Landlord keeps entering let property without my consent

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    Landlord keeps entering let property without my consent

    Hi guys this is my first post here. Im after some advice. I live in a shared house under a AST been here for 9 months and want to get out. The reason being my landlord continues to enter the property at will to check the mail and just for a general look around. Notice is never given and it is really getting on my nerves. I have mentioned it in several emails t them but they are sure that they can use their key to gain entry whenever. I thought the only time this can be done is in an emergency. After a game of email ping pong all this week the landlord has still not rectified the issue and a guy who i have never seen before has just come and cut the grass. Can I go down a legal route to get the agreement ended on the grounds of a continued breech?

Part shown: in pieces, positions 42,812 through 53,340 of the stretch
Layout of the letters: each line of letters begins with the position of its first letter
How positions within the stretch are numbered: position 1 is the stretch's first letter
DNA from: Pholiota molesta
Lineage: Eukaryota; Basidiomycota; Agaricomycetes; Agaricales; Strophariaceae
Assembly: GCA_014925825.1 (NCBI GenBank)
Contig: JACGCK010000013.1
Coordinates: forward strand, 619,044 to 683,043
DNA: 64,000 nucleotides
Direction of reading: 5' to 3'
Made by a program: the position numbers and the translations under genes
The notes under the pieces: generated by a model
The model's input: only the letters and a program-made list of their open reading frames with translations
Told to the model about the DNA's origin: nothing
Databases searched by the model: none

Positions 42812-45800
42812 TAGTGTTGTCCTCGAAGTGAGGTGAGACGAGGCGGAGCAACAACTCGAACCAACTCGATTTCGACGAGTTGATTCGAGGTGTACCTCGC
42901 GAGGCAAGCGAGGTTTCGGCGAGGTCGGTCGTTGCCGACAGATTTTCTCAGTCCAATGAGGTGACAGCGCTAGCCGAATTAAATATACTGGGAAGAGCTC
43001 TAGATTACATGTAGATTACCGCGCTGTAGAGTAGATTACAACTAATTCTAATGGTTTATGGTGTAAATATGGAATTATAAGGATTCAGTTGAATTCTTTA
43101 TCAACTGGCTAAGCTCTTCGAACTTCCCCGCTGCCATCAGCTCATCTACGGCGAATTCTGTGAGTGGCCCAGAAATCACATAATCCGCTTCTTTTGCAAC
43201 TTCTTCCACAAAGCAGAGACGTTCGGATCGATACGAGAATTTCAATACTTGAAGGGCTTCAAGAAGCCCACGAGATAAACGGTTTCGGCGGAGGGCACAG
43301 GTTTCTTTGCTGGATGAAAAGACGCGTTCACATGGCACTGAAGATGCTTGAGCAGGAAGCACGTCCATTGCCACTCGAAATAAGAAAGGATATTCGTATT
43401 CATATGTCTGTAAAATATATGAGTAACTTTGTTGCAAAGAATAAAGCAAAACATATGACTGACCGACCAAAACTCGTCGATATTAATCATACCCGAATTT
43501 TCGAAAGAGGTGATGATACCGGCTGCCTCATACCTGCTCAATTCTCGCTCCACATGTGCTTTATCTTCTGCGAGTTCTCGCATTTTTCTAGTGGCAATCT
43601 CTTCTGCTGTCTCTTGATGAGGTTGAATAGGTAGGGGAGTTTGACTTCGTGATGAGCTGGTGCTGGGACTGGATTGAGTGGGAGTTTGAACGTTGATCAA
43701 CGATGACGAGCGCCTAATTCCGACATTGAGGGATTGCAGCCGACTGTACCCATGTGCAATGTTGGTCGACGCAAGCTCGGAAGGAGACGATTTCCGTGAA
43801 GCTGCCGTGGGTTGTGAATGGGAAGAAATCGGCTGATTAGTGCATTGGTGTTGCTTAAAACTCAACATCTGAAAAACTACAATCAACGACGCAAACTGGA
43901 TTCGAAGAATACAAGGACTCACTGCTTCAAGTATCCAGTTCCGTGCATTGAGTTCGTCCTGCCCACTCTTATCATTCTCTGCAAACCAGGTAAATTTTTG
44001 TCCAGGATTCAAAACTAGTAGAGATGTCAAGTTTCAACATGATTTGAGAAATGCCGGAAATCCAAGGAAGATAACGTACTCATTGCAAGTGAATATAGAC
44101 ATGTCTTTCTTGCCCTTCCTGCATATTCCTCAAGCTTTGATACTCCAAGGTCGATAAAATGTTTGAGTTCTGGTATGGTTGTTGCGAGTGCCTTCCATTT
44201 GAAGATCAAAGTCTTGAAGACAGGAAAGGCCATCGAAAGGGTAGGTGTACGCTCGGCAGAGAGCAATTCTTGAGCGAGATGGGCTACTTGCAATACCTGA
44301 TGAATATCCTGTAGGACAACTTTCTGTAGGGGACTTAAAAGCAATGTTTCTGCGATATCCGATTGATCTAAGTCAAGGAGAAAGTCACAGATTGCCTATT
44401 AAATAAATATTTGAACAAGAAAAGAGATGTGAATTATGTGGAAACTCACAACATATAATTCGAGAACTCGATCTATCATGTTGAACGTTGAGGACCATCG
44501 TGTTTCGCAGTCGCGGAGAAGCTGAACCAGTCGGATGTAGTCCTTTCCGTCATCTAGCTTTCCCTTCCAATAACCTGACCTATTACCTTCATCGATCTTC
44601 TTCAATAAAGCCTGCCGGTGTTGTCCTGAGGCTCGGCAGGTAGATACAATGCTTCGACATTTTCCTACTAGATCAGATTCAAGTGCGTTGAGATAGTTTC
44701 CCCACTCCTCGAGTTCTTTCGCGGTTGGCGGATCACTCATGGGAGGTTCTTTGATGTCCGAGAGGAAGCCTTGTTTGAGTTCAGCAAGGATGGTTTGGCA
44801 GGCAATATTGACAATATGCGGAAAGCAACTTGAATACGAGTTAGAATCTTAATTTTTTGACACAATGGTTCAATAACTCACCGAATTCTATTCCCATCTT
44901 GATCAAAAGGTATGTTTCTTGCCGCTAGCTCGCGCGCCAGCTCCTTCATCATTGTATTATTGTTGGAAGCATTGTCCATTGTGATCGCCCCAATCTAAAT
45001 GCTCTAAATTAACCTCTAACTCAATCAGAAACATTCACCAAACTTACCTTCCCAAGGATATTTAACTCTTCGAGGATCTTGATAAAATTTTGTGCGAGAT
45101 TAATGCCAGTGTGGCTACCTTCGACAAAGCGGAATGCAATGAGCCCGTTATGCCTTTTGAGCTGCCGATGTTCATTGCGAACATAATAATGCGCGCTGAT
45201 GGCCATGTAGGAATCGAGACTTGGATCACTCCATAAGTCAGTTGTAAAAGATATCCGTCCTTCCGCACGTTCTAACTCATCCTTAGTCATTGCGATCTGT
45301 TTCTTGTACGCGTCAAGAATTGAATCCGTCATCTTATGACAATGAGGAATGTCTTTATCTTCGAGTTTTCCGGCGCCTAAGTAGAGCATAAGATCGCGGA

Kind regards

    Josh

    #2
    Originally posted by joshuarse View Post
    Hi guys this is my first post here. Im after some advice. I live in a shared house under a AST been here for 9 months and want to get out. The reason being my landlord continues to enter the property at will to check the mail and just for a general look around. Notice is never given and it is really getting on my nerves. I have mentioned it in several emails t them but they are sure that they can use their key to gain entry whenever. I thought the only time this can be done is in an emergency. After a game of email ping pong all this week the landlord has still not rectified the issue and a guy who i have never seen before has just come and cut the grass. Can I go down a legal route to get the agreement ended on the grounds of a continued breech?

    Kind regards

    Josh